February 1976 coup attempt

Muhammed was killed during a failed coup on 13 February 1976. Ibrahim Taiwo, the military governor of Kwara state, and his driver and aide were also killed. The coup was led by “young revolutionaries” who lacked civilian and military support. Division commanders and government authorities outside Lagos rapidly quashed the attempt. Obasanjo was installed as the new head of state. Lieutenant Colonel Bukar Suka Dimka reportedly led the coup to restore Gowon’s regime. In March, 32 persons were sentenced to death, including Dimka and the defence minister, Major General Illiya D. Bisalla.

December 1983 coup

On 31 December 1983, a coup terminated the Second Nigerian Republic. In his first military broadcast after the coup, Brigadier Sani Abacha declared President Shehu Shagari’s government “inept and corrupt.” Abacha, who became president a decade later, played a “major role” in the coup. During the Abuja operation to apprehend Shagari, one person was killed: Brigadier Ibrahim Bako. General Muhammed Buhari became president.

August 1985 coup

Major General Ibrahim Babangida, the army chief of staff, staged a palace coup on 27 August 1985 while Buhari was away from Lagos and his chief aide was on a pilgrimage to Saudi Arabia. Major General Joshua Dogonyaro announced the coup on the radio in the morning. Babangida later addressed the public, calling Buhari’s rule “rigid and uncompromising” and “inconsistency and incompetence.”

December 1985 alleged coup plot

Babangida’s government claimed to have prevented a coup attempt in December 1985 and to have apprehended individuals involved, among them Major General Mamman Vatsa. Vatsa was one of thirteen military officers who were given the death punishment for their roles in a plot to commit treason. Ten of the officers, including Vatsa, were put to death by firing squad in March of 1986.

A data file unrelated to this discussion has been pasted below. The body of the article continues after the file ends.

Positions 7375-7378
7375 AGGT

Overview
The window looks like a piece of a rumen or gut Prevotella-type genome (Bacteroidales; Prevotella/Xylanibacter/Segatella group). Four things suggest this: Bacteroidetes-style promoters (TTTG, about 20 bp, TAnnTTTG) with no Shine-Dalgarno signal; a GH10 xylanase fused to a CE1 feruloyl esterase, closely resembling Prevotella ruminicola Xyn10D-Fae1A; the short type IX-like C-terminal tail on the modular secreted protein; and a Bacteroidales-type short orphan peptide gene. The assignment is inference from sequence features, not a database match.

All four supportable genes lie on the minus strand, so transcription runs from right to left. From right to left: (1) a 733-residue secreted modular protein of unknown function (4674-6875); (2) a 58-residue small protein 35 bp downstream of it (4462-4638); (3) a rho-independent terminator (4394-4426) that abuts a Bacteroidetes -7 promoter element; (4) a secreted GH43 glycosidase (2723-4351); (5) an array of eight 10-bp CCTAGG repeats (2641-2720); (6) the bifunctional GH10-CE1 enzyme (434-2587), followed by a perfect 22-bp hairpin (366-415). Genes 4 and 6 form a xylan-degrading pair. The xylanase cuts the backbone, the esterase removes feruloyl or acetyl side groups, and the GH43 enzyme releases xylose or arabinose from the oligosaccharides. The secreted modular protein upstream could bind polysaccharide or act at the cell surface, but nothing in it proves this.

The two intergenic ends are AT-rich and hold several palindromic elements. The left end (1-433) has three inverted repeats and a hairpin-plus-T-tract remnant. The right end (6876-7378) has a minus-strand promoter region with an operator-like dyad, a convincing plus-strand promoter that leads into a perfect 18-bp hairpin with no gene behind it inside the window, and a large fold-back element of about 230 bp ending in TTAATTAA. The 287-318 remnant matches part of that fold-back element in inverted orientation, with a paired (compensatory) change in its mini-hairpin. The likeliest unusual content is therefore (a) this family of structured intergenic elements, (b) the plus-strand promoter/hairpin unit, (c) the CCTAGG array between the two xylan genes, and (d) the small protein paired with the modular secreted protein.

April 1990 coup attempt

A group of military officers led by Major Gideon Orkar invaded Dodan Barracks on April 22nd, 1990, in an effort to topple the government of President Ibrahim Babangida. Senior military officers from other parts of the country declared their support for Babangida, and fighting ceased ten hours later. In July of 1990, 42 men were executed by firing squad for their roles in the failed coup.

August 1993 coup

Babangida resigned and appointed Ernest Shonekan interim president on August 26, 1993. General Sani Abacha overthrew Shonekan’s transitional government on 17 November 1993. This followed the annulment of presidential elections billed as the start of a Third Nigerian Republic. Abacha signed a decree in September 1994 that put his government above the courts, thereby giving him full power.

July 1995 alleged coup attempt

In July of 1995, Abacha’s regime handed down convictions against forty individuals on charges of organising a coup. Musa Yar’Adua and Olusegun Obasanjo, both former heads of state, were both among those who were put behind bars.

December 1997 alleged coup plot

Abacha’s regime declared in December 1997 that they had prevented a coup attempt led by his deputy, Lieutenant General Oladipo Diya, who had just survived an assassination attempt. Three further generals, five colonels, and three other high-ranking commanders were also detained. Many people thought the “coup” was only a pretext for a purge.

April 2004 alleged coup attempt

The democratically elected government of Olusegun Obasanjo said in April 2004 that it had arrested numerous military personnel in connection with a coup plot. It was believed that Abacha’s security chief, Hamza al-Mustapha, was involved.